Australian summer catastrophe losses rise to $550m: ICA

by Artemis on March 28, 2016

Natural catastrophe and severe weather events during the summer months in Australia have now caused over AUD $550 million (USD $415m) of insurance and perhaps reinsurance industry losses, according to the Insurance Council of Australia.

The four events, the Pinery bushfires in South Australia (November 26), the Sydney tornado (December 17), the Great Ocean Road (or Separation Creek) bushfires in Victoria (December 26) and the bushfires in Western Australia’s south west Yarloop area (January 8), were previously pegged at an industry loss of AUD $515 million, but the claims continue to come in resulting in a rising toll for insurance and reinsurance firms.

The ICA has broken down the industry losses by event now, with the Sydney tornado set to cause insurance and reinsurance firms the greatest loss, at AUD $206 million. The Pinery bushfire is next at AUD $172 million, the Great Ocean Road bushfires at AUD $110 million and the Yarloop fires at AUD $71 million.

The figure for summer catastrophe losses is actually fairly low, in terms of averages, due to the fact that Australia did not see any major cyclone impacts. However these losses are just the major catastrophe level events and there have been many other flooding and storm events which will have increased the aggregate exposure of insurers during the summer months.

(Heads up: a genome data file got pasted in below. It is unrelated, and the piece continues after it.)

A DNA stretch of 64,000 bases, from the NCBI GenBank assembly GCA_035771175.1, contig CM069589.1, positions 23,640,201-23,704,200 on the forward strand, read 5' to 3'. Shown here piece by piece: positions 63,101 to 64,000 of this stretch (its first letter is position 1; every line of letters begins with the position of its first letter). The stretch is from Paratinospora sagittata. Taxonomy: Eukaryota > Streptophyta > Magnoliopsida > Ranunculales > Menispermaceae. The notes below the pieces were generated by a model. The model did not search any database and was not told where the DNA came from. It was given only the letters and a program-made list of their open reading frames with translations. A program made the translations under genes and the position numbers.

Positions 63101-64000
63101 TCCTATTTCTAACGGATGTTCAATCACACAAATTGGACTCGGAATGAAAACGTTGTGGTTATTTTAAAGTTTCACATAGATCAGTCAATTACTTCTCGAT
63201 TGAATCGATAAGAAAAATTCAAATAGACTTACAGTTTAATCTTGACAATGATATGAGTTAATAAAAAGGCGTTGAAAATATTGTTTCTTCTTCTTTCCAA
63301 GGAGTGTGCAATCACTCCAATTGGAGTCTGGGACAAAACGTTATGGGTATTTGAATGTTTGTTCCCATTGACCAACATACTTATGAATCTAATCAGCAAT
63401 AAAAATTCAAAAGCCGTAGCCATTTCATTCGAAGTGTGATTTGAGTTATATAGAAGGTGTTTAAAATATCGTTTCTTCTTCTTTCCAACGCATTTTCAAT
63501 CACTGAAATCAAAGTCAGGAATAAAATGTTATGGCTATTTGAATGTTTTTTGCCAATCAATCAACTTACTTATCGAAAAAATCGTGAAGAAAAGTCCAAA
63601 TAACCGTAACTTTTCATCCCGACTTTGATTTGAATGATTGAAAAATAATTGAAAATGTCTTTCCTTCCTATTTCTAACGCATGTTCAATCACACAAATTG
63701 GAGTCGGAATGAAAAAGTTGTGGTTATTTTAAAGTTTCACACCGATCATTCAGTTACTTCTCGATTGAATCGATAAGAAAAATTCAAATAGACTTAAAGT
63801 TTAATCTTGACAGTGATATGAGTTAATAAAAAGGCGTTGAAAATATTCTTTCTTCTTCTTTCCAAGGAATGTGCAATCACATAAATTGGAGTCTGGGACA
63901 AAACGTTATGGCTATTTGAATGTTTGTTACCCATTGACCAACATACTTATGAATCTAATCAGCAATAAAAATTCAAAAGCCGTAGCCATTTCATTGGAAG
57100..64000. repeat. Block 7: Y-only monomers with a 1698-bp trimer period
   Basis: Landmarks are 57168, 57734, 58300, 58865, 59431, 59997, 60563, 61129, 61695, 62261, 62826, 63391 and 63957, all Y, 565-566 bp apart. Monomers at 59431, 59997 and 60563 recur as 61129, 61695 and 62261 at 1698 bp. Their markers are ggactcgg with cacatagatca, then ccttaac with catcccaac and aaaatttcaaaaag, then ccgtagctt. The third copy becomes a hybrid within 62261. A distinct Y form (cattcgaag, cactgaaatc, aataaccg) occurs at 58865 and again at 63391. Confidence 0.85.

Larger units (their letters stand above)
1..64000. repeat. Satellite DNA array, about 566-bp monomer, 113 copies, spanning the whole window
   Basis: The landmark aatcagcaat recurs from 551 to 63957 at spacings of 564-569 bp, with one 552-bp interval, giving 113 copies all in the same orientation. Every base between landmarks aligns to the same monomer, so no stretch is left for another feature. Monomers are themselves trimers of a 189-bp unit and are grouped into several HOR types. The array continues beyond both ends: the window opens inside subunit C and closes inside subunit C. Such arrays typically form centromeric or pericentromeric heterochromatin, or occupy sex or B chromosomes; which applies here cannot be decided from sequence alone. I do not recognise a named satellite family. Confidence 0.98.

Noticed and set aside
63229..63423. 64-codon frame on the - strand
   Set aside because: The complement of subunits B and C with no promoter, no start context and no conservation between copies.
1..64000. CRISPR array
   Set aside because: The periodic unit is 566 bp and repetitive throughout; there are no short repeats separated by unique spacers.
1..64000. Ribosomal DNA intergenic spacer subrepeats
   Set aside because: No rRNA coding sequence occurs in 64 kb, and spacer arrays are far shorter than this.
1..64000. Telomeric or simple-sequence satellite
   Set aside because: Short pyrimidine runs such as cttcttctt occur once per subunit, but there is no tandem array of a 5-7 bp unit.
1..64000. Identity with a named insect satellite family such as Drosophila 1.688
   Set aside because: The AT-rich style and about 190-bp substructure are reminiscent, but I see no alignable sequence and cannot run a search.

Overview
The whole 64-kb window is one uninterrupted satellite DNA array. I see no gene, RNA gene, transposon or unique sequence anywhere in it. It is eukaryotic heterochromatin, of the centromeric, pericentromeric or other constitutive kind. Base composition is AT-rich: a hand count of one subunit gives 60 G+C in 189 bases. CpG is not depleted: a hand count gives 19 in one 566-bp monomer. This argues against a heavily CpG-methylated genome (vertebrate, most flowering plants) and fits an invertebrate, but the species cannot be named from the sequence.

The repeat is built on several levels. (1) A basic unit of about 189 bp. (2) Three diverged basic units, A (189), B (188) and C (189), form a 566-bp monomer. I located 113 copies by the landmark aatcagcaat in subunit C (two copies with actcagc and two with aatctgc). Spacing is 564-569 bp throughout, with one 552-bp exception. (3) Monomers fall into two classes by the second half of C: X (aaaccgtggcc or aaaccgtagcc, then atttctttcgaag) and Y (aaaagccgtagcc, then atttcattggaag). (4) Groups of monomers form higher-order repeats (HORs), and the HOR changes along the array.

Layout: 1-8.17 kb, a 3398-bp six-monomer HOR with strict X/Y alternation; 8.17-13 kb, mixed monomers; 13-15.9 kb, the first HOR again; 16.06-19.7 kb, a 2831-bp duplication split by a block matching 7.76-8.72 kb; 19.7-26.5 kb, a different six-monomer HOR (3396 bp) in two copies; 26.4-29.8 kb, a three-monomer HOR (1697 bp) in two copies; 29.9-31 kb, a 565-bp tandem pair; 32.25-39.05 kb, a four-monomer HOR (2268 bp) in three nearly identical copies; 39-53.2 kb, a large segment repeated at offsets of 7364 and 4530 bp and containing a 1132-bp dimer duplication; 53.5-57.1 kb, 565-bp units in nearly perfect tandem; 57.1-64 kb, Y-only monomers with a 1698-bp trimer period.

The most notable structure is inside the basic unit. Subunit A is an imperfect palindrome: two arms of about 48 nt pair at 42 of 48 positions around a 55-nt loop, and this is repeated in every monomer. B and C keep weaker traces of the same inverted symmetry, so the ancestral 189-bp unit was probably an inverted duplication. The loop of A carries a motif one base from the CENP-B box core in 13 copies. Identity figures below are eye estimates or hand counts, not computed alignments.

LS funds were hit by this spate of losses in Australia, with the bushfires resulting in some exposure, through private ILS contracts and one ILS fund reporting negative performance in November 2015 due to exposure to an Australian aggregate reinsurance cover.

As ILS funds continue to grow their reach and penetrate increasingly deeply into reinsurance markets in regions such as Australia, the exposure to an aggregation of attritional catastrophe or weather events is growing.

This makes the ability to handle, manage and pay claims increasingly important for ILS managers involved in collateralized reinsurance contracts, as the number of events which result in the need to reserve of side-pocket continues to increase.

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